I just got an interesting email from America:
I am an American PhD student who is coming to Damascus this summer for a month of Arabic at Damascus University.
I was wondering if you had any tips about a couple of things:
1. A place to live. While I can afford an apartment on my own, I think I’d rather be around other people who are doing what I’m doing, kind of like a hostel but with my own room. I hear the Harameen isn’t so nice but cheap? I was also told to stay in Old Damascus.
2. How to get to Syria the cheapest. Do you know a travel agent who books your tickets? I am coming from California, so I expect to pay a bunch to get there….
I hope I can help. The more Americans who visit Syria will hopefully take a positive view of the country back to the States, and that can only help relations.
If anyone reading this can add to my advice, please say something in the comments section.
Here’s what I’ve picked up over the years…
Where to live:
You mention the Harameen. It is probably the best known backpacker hotel in Damascus. It is cheap, basic and clean. There is also the Rabeea next door, which is virtually identical. Expect to pay between US$4 and US$12 per night, depending on the room (single or dorm). Some rooms have en-suite showers and toilets, others are shared. It’s not a bad option, but don’t expect luxury.
They both have a very friendly feel, and you will always find travellers swapping tips and chatting with staff in the lobby. Pop in for a chat even if you aren’t staying there.
These two hotels are big old Damascene houses based in the last remaining ‘old’ part of Damascus outside of the Old City itself: Souq Saroujah (which gave this blog its name!).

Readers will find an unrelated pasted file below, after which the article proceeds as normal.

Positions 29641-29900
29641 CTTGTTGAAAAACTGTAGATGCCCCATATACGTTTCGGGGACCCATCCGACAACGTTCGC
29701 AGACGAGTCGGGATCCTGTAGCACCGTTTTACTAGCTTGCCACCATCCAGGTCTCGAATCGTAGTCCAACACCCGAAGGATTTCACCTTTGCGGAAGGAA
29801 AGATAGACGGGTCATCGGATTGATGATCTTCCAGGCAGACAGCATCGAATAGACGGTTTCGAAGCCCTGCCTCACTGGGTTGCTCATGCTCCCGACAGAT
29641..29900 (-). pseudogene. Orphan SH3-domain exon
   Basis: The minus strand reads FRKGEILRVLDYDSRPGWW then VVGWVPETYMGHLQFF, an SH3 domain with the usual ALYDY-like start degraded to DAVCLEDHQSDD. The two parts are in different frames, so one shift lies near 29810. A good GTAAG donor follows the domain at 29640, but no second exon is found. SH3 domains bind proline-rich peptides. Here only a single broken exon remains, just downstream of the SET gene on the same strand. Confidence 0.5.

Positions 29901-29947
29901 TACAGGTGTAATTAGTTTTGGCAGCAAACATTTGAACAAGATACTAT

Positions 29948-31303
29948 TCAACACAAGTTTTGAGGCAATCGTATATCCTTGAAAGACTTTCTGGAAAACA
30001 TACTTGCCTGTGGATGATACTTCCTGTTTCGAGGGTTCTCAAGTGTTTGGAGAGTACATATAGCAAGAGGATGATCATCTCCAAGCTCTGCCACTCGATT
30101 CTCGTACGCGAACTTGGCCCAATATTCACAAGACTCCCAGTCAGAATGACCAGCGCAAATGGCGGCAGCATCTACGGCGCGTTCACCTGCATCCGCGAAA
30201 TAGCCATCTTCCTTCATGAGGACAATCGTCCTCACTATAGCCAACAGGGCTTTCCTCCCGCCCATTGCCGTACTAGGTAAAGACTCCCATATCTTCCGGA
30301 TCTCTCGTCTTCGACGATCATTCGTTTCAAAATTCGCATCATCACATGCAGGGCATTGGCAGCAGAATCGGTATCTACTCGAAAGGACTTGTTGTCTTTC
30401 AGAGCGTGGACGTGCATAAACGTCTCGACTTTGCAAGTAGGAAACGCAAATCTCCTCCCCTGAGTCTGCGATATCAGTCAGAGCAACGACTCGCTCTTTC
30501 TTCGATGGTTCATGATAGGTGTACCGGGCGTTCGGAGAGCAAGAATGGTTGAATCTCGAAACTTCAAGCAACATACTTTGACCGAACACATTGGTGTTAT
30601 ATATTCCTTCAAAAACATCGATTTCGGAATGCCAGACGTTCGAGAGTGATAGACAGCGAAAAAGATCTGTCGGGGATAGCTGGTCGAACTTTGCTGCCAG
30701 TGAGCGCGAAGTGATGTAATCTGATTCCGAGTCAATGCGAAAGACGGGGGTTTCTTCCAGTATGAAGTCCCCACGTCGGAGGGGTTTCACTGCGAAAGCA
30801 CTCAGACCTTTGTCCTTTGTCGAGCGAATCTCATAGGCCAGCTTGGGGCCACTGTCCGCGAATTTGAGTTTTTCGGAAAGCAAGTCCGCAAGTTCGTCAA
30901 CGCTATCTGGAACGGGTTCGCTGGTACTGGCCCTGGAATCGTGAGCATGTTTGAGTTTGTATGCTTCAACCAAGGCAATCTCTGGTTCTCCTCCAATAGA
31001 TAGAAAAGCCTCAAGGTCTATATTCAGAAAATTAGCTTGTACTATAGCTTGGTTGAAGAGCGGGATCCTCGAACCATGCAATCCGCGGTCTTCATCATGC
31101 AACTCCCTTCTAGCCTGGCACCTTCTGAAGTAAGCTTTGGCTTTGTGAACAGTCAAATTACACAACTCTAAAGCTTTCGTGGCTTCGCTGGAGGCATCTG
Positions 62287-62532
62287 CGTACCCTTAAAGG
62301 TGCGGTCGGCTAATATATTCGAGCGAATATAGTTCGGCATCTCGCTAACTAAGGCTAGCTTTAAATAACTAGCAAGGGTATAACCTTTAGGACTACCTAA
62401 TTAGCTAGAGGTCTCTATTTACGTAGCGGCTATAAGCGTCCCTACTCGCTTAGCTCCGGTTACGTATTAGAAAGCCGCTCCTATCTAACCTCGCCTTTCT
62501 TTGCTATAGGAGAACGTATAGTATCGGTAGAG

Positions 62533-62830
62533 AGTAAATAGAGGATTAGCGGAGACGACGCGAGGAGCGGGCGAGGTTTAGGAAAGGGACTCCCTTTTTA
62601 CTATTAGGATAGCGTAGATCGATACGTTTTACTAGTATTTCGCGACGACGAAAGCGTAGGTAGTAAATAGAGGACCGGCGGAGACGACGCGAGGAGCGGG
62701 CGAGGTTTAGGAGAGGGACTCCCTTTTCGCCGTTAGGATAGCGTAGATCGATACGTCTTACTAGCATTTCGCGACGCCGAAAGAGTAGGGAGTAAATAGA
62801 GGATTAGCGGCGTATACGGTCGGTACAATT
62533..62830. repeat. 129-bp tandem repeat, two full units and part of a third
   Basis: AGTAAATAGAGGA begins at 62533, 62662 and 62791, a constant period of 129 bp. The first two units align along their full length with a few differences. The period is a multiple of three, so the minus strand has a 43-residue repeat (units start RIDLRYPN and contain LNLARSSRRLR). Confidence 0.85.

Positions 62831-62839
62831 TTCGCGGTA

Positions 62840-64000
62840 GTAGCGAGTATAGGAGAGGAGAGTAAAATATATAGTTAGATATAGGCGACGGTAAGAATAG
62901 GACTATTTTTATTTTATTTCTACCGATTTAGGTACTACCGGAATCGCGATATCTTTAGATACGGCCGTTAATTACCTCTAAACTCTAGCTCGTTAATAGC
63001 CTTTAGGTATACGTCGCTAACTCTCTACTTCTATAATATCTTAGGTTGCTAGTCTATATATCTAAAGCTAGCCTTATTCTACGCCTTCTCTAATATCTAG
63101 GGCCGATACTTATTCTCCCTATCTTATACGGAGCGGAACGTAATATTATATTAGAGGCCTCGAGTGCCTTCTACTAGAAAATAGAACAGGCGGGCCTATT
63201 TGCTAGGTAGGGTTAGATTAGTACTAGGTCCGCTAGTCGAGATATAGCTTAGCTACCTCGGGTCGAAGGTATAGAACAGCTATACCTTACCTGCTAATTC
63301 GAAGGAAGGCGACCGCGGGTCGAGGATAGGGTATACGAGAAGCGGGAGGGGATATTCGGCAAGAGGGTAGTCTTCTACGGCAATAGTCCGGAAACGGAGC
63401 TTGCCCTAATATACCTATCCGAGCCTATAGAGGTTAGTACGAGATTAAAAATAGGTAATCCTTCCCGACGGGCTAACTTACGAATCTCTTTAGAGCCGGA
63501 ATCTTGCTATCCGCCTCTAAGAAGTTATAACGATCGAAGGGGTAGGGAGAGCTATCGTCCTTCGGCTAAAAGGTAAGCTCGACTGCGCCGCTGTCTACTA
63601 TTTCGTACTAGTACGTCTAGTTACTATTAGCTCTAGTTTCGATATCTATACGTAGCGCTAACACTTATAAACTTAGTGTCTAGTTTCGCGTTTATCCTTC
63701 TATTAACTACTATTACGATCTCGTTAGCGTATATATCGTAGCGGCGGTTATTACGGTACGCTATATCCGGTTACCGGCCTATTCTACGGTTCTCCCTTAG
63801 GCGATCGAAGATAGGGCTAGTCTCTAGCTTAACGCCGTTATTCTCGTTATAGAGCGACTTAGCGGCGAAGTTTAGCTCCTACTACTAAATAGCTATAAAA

Whatever you do, avoid ‘hotels’ at the nearby Merjeh Square. Most are unclean, have no windows, and some double up as brothels. At the other end of the scale, the Sheraton, Semiramis, Meridien, Four Seasons and Cham Palace are the capital’s luxury hotels, expect to pay hundreds of dollars.
But if you fancy just a little bit more luxury than the Harameen/Rabeea can offer, a good bet is the Hotel Majed. Ask taxi drivers for the Russian Cultural Centre (a short walk from Souq Saroujah), it’s in a back street just before the Centre. Expect close to European standards, with good views of Jebl Qassioun (the mountain) and en-suite for around US$30.
As for living more permanently…most foreigners choose Bab Touma – the Christian end of the Old City. There are only a couple of hotels in the Old City, and they cost hundreds of dollars per night. A couple of years ago, there were none. But finding a place to live isn’t so hard. There are plenty of old houses renting out rooms, I’m not sure about costs, but ask around and you’ll find something pretty easily.
How to get to Syria:
This, I’m not so hot on. I can’t say I’ve ever travelled to the US, but there are plenty of readers who will be able to help you out. I know flights to London are about $600 on Syrian Arab Airlines. So it may be cheapest for you to fly into London (or Paris) first.
Also, look at flights to Beirut. Taxis from the Lebanese capital are quick and plentiful, costing about US$10 for a space in a shared taxi.